= m > 1 and
so
[K : F [r1]] < [K : F]
Therefore, by induction, using Theorem 10.4.3, each of these k ≤ m =
[F[r1] : F]
one to one
homomorphisms extends to an isomorphism from K to K and for each of these ζ_{i}, there are no more than
[K : F [r1]]
of these isomorphisms extending F. If the roots of p
(x )
are distinct, then there are exactly m of
these ζ_{i} and for each, there are
[K : F[r1]]
extensions. Therefore, if the roots of p
(x)
are distinct, this has
identified
[K : F[r1]]m = [K : F[r1]][F [r1] : F] = [K : F]
isomorphisms of K to K which agree with η on F. If the roots of p
(x)
are not distinct, then maybe there
are fewer than
[K : F]
extensions of η.
Is this all of them? Suppose ζ is such an isomorphism of K and K. Then consider its restriction to
F
[r ]
1
. By Theorem 10.4.3, this restriction must coincide with one of the ζ_{i} chosen earlier. Then by
induction, ζ is one of the extensions of the ζ_{i} just mentioned. ■
Definition 10.4.6Let K be a finite dimensional extension of a field F such that every element ofK is algebraic over F, that is, each element of K is a root of some polynomial in F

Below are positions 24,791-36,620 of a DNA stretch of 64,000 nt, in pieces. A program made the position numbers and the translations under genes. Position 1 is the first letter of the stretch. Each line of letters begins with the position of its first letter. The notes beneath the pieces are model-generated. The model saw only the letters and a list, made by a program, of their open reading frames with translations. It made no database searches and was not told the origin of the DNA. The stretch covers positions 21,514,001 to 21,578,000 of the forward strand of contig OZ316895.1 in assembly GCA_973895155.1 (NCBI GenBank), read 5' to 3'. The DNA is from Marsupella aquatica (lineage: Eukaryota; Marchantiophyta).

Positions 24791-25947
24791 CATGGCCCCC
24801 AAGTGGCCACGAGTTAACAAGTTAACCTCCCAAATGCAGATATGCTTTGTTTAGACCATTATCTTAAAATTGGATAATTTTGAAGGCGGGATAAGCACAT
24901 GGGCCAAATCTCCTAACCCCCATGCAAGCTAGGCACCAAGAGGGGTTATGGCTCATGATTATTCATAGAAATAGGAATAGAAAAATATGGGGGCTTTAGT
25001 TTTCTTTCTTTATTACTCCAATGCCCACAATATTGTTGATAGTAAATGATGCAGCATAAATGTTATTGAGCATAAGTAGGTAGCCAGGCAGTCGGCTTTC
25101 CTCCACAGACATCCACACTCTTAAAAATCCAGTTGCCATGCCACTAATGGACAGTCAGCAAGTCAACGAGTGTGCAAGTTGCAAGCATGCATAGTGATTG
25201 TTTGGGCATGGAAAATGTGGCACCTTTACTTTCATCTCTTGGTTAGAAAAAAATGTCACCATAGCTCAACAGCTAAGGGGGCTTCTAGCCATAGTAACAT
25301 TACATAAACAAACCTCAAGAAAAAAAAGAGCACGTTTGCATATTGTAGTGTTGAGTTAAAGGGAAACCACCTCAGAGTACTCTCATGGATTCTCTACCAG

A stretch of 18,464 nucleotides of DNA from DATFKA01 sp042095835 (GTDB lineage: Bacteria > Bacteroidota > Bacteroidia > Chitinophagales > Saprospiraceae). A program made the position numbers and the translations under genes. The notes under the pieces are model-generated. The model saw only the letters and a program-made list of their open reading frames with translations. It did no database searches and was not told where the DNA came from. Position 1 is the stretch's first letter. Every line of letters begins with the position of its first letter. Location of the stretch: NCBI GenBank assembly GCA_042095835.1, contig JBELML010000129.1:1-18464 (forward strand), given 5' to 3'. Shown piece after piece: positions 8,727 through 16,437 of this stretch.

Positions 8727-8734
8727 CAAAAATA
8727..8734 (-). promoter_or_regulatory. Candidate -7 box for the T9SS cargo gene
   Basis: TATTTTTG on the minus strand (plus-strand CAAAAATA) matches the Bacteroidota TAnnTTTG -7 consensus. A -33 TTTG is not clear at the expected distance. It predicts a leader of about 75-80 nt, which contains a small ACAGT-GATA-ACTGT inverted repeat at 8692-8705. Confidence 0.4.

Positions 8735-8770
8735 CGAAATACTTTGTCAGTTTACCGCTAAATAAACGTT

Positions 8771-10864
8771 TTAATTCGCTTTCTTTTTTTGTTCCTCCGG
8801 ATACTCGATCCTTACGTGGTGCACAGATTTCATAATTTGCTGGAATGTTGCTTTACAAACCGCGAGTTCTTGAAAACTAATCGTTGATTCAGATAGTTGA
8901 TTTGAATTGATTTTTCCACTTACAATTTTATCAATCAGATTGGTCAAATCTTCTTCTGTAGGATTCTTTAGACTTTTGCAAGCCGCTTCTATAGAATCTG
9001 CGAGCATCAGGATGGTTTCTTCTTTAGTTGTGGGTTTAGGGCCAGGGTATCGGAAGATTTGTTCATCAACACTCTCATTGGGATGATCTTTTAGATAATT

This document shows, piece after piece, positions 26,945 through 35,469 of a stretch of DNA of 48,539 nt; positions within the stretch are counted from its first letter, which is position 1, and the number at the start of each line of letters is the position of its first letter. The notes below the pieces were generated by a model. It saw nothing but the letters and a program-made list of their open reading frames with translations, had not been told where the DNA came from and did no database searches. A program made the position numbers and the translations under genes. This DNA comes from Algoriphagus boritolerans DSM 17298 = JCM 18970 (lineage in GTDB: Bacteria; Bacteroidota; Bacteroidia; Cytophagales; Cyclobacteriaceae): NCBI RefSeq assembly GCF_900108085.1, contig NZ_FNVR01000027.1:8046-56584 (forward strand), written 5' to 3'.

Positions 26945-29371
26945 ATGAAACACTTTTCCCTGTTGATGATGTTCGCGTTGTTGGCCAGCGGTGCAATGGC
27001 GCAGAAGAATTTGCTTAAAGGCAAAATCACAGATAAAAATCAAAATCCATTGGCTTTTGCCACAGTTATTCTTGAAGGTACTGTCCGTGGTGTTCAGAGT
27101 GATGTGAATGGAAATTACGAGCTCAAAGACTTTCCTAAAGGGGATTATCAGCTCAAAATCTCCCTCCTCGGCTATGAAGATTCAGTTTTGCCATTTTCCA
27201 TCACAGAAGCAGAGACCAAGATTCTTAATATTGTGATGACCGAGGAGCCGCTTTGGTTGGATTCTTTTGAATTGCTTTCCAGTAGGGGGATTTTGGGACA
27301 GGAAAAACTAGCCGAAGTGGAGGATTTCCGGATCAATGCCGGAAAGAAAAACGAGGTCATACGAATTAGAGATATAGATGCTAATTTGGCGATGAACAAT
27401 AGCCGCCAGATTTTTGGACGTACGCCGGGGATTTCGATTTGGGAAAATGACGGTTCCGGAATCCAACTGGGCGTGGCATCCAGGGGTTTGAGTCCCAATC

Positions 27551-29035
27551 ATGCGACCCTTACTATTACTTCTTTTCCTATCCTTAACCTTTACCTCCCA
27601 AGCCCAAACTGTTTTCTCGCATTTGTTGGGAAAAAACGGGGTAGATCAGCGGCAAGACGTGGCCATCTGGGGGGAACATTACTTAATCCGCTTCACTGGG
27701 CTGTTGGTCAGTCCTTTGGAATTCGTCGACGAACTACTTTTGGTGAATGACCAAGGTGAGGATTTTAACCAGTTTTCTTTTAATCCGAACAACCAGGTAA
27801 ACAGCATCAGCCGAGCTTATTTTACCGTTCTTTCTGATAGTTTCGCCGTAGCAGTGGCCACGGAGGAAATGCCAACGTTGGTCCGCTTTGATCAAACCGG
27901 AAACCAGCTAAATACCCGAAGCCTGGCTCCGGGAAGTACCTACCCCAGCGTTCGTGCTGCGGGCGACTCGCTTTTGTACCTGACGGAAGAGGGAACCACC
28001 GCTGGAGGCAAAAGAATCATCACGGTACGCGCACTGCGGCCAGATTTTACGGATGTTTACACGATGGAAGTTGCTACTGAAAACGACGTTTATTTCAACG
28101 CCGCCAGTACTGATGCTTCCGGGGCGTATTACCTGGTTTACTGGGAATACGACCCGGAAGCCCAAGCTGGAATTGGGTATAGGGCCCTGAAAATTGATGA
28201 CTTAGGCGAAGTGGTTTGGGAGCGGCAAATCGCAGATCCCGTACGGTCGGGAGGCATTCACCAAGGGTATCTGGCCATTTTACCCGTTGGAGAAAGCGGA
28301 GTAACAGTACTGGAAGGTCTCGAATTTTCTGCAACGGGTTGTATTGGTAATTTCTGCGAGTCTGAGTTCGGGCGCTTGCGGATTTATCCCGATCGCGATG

[x]
. Then K iscalled a normal extensionif for every k ∈ K all roots of the minimum polynomial of k are containedin K.
So what are some ways to tell that a field is a normal extension? It turns out that if K is a splitting
field of f
(x)
∈ F
[x]
, then K is a normal extension. I found this in [20]. This is an amazing
result.
Proposition 10.4.7Let K be a splitting field of f
(x)
∈ F
[x]
. Then K is anormal extension. Infact, if L is an intermediate field between F and K, then L is also a normal extension of F.
Proof:Let r ∈ K be a root of g
(x)
, an irreducible monic polynomial in F
[x]
. It is required to show
that every other root of g